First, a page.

As a good pilot candidate I supplied the proper canned set of answers to their canned set of questions. There were a couple of behavioural interview questions that were more interesting and required a little bit of consideration. The interviewer wasn't really very good at interviewing and her approach was awkward and mechanical. When I asked a few questions about the airline the HR specialist was reluctant to answer. I got the sense that she thought I should know everything about the company before I arrived. I read the Annual Report ("AR") on the plane ride over and understood the direction the Swire Group was taking the airline and got basic fleet facts from the AR. From a financial and business perspective CX is a wonderfully managed company that made money in 2006 and all of the years reported in the financial history section of the AR. Very good work considering that most carriers are lossco's.

I was amused when she asked me to breakdown the fleet by the number of each type of aircraft the company operates. She wasn't amused that I could only tell her the total aircraft operated by the company and the various types. I understand they want "interested" candidates but I have better things to do than memorize the numbers of each type in the fleet. I can barely remember how many cars I own.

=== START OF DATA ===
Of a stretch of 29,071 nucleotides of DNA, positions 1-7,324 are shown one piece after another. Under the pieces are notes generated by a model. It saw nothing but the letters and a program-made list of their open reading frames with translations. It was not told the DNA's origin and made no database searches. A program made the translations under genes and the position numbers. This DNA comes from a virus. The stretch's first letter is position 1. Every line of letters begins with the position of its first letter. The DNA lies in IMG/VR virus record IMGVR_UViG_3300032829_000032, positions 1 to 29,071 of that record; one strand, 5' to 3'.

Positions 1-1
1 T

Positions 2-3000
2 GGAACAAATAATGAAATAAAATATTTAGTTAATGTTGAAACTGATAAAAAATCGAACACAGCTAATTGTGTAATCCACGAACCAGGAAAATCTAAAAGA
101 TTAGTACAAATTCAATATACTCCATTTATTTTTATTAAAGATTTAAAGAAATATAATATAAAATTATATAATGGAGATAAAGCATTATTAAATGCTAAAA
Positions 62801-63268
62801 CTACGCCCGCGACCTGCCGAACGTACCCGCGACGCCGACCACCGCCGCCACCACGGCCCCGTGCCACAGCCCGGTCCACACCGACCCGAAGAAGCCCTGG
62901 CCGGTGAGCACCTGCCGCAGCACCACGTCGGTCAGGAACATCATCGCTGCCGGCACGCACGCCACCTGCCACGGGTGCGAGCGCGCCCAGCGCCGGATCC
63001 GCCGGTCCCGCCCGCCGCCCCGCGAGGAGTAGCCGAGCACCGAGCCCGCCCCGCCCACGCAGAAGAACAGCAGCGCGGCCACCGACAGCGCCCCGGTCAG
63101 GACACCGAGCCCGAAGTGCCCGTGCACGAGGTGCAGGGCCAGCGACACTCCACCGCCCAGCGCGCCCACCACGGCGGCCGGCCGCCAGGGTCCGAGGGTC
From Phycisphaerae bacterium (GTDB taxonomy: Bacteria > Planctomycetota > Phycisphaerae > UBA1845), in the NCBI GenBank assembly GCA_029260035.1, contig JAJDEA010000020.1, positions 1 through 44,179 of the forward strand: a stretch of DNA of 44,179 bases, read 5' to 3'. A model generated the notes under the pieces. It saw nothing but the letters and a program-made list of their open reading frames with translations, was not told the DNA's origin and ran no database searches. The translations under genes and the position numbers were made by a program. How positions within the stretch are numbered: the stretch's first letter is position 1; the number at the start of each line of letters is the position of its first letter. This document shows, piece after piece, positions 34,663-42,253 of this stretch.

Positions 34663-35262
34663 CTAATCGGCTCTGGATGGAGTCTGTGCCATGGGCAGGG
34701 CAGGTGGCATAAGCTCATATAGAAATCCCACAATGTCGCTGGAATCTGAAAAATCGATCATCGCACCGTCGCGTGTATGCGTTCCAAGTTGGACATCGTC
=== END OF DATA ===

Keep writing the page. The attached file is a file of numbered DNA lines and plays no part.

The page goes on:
The HR speciaist didn't seem to understand that I was interviewing CX as much as they were interviewing me. At the end of the day if they don't like me they won't call and at the end of the day if I don't like them I won't be pursuing the process any further. It has to be a good fit both ways or down the road we both might not be happy. They don't seem to quite understand that the employment relationship is a relationship. I get the sense that the typical candidate is a little more contrite and willing to accept whatever is offered. I also get the sense that not considering the employment relationship as a relationship is why a good number of CX pilots are breaking it off with CX. Perhaps a little soul searching is necessary.

After 30 minutes of mind numbing canned HR interview questions the HR specialist turned me over to Captain Low Talker for an oral technical exam. This was amusing to say the least. The first thing he did was provide me with an unlabelled graph and he asked me what it was. I said it looks like an unlabelled graph.

He asked me what the lines represent. I said I couldn't be sure because it wasn't labelled, but if I had to guess I thought it sort of looked like a drag graph. I think this was the right answer. He asked what each of the lines meant. I provided an answer assuming that it was a drag graph. I am not sure what he was assessing with this question perhaps he was testing my sense of humour.

He asked me some WXX questions regarding weather systems in Asia. I told him that I have never flown in Asia and could tell him what the chart said, but couldn't really offer any insight into general Asian WXX patterns.